GPS upgrade to boost accuracy to within a metre

An $8 billion plan to replace all of the 24 GPS satellites gets underway

Barry Collins
24 May 2010

The fleet of GPS satellites are being given an $8bn upgrade, improving location accuracy to within one metre.

The upgrade programme will see each of the 24 GPS satellites replaced one by one. Eighteen new satellites are being built by Boeing's Space and Intelligence Systems, while a further dozen are being manufactured by Lockheed Martin. Six will be kept as spares.

The first of the replacement satellites was launched from Cape Canaveral this weekend. The upgrades will significantly improve the accuracy of the GPS system, with a report in the Los Angeles Times claiming that "the new system is designed to pinpoint someone's location within an arm's length".

Because GPS touches so many industries, it's hard to imagine what industry wouldn't be affected

The upgrades will do far more than provide more accurate instructions for drivers, with GPS being used across a wide range of industries. As well being used for military and commercial navigation, the atomic clocks inside the GPS satellites provide the precise timing required for billions of financial transactions, from stock trades to cash machines.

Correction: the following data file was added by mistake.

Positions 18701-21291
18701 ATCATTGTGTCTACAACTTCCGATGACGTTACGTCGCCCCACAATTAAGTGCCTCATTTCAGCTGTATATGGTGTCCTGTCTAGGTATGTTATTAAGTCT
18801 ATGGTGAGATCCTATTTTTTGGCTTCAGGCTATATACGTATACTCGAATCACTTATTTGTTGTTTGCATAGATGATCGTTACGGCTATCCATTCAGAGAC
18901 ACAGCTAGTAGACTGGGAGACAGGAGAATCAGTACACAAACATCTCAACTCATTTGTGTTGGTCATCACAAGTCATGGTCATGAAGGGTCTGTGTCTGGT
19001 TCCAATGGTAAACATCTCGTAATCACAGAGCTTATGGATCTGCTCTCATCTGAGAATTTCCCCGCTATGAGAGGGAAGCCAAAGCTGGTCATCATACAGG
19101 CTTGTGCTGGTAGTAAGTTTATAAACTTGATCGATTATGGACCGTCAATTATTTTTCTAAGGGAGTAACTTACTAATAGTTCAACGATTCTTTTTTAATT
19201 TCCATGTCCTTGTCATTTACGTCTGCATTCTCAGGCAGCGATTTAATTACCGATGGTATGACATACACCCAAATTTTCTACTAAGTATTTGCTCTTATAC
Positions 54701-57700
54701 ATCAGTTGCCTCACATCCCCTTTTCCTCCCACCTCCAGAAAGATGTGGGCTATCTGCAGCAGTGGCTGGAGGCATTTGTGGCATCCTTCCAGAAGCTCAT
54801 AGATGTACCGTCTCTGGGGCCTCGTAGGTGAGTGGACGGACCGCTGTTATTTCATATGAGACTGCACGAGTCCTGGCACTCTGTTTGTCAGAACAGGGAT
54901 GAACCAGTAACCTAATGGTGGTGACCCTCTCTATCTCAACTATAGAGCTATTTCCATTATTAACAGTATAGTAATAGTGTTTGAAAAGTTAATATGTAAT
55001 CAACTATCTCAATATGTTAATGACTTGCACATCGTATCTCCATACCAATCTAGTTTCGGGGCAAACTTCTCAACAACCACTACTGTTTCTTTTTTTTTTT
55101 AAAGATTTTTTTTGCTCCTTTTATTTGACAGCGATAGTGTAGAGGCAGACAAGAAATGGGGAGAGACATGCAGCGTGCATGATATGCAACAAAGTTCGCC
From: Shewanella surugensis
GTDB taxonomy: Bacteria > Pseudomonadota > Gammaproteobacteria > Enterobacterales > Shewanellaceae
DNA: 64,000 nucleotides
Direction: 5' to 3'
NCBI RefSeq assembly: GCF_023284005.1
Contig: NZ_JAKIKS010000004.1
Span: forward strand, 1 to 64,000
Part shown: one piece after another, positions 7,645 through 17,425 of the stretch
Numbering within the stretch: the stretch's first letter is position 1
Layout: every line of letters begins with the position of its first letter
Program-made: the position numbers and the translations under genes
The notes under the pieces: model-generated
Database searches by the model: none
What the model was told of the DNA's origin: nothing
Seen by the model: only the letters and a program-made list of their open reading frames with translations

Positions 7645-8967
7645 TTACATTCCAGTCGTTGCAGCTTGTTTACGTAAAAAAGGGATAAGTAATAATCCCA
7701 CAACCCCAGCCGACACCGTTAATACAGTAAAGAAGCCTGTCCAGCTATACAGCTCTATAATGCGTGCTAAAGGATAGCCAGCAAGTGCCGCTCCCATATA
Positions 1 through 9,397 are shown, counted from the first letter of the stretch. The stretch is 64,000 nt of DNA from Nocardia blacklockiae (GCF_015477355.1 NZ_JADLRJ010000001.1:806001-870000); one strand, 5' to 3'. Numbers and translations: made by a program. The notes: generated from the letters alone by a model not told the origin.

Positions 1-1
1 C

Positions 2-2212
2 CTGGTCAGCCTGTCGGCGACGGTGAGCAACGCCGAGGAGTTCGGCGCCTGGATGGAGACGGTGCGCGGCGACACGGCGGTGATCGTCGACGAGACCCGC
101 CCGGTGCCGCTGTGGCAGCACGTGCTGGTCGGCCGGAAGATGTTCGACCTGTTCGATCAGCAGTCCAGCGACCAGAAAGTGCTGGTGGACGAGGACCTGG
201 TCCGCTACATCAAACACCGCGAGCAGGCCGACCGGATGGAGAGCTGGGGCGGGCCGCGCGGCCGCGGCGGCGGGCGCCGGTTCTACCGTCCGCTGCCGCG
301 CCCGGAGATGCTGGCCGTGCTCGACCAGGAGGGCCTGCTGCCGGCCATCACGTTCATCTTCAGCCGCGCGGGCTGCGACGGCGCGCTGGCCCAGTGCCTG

"This new system has the potential to deliver capabilities we haven't seen yet," Marco Caceres, senior space analyst for aerospace research firm Teal Group told the Los Angeles Times. "Because GPS touches so many industries, it's hard to imagine what industry wouldn't be affected."

The GPS upgrade is more than three years behind schedule, after the US military insisted upon new features, such as the ability to upgrade the satellites' software remotely.

The EU is building its own equivalent of the US-controlled GPS, called Galileo, which isn't expected to be operational until 2013 at the very earliest.

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